Last week, rangers at Sharon Woods noticed a spruce tree had been cut just outside of the main gate. Not the whole tree, but rather just the top third of the tree. Just enough to make a small Christmas tree. Maybe it wasn’t for a Christmas tree. Maybe it was cut for some other reason… a week before Christmas. Regardless, for us rangers it is disappointing to say the least, and not to mention illegal. It also highlights why we need to protect our natural resources.
A theory of economics, called the Tragedy of the Commons, states that a shared resource (parks can be considered a shared resource) left to the control of the individual users, will result in the depletion of the shared resources. This is due to the individual user putting the need of themselves over the needs of all users, whether or not the individual user is even aware their actions are depleting the resource. We often hear, well it is only one tree cut, or one flower picked, etc. What isn’t considered is Sharon Woods receives over 700,000 visitors each year. Even if a small percentage of those visitors break the rules, such as damaging natural resources (i.e. cutting trees or picking flowers) it can have a large impact on the park. That tree cut outside the gate may not die, but it will not continue to grow. That one flower picked by that one visitor is no big deal, until another visitor picks one flower the next day. And another visitor picks another flower the day after that. And so on and so on.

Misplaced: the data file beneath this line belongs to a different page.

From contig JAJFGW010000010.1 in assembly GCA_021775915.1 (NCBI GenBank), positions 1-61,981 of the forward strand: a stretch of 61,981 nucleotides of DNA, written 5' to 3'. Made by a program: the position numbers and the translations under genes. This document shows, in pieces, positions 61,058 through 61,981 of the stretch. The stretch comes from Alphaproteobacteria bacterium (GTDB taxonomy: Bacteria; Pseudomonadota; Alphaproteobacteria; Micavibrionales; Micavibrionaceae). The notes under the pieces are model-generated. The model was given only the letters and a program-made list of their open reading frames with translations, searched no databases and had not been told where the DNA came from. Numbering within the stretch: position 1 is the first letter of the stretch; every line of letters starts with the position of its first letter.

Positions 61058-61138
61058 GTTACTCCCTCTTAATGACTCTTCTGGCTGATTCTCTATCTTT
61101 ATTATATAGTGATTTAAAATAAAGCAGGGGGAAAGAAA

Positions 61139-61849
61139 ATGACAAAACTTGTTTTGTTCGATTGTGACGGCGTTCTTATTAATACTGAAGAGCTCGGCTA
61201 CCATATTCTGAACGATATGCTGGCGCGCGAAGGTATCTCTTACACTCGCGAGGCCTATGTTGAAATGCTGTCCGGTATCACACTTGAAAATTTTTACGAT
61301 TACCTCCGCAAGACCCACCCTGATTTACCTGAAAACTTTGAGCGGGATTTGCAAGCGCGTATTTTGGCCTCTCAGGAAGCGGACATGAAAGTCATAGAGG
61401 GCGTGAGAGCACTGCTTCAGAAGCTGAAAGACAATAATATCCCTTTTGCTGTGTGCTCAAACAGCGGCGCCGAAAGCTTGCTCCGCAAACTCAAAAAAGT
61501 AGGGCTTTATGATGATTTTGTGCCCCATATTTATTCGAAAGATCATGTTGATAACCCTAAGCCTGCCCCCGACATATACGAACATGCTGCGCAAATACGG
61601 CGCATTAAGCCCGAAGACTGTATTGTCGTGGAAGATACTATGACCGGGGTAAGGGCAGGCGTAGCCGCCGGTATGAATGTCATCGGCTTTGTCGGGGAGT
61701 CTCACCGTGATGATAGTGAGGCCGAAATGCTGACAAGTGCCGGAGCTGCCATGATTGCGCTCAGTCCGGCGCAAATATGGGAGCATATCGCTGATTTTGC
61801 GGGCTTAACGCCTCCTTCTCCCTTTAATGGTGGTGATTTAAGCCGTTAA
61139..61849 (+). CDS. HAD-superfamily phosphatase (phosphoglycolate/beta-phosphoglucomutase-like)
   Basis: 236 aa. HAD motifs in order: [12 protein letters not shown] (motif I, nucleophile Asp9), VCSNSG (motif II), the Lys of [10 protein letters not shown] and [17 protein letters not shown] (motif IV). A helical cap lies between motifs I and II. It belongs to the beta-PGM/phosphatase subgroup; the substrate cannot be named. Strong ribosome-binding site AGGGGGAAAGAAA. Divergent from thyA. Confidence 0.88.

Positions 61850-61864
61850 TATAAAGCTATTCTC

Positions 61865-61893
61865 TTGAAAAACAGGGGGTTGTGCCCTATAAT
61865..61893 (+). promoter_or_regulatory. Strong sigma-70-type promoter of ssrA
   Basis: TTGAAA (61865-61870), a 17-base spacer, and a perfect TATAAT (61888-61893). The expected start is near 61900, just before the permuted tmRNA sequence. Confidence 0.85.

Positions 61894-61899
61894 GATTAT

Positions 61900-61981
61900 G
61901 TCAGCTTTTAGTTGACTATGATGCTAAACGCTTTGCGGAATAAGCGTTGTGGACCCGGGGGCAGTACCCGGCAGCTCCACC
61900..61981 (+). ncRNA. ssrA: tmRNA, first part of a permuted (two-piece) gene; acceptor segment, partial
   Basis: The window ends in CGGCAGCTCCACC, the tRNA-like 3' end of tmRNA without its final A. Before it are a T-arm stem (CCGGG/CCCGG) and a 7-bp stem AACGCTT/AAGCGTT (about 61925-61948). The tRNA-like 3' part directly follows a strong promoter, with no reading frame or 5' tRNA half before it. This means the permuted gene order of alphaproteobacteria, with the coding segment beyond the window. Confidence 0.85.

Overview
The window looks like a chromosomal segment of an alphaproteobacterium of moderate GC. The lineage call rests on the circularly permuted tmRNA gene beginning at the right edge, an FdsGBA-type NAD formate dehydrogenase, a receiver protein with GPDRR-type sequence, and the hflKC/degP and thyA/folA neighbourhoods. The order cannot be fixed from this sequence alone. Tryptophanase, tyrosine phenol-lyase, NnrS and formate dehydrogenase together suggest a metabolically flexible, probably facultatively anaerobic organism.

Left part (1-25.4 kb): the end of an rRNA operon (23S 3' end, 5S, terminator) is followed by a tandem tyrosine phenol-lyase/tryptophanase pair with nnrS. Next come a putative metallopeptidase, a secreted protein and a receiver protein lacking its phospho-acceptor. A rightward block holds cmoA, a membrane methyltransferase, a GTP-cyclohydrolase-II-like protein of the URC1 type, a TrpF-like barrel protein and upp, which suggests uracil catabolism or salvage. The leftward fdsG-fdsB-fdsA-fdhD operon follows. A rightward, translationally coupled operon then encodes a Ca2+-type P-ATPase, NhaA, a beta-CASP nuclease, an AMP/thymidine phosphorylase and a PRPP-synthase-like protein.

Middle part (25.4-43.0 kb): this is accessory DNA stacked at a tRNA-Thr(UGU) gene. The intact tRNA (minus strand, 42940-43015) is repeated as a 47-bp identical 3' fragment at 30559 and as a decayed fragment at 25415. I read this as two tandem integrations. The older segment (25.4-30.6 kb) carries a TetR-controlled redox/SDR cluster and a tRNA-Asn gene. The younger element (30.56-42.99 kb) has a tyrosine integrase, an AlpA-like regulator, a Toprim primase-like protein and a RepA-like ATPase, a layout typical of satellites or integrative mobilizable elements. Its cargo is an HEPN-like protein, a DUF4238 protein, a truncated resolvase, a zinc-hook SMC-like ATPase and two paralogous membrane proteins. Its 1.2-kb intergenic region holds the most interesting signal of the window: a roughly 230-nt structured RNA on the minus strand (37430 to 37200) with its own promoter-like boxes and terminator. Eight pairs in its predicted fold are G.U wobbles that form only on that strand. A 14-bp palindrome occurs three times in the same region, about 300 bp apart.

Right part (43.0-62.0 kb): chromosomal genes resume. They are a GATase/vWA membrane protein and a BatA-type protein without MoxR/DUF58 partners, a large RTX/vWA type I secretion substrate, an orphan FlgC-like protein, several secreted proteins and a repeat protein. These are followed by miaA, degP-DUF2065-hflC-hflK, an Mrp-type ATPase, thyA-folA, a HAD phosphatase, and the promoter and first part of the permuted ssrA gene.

Metro Parks puts Rules and Regulations in place to prevent this “tragedy of the commons.” Rangers enforce these rules and regulations, working diligently to protect your natural resources, in addition to providing clean, safe parks for all to enjoy. You can help by respecting the shared resource and following the rules and regulations while you enjoy your Metro Parks. Report any illegal and suspicious activity to the ranger on duty or by contacting the Metro Parks Dispatcher at 614.620.1865.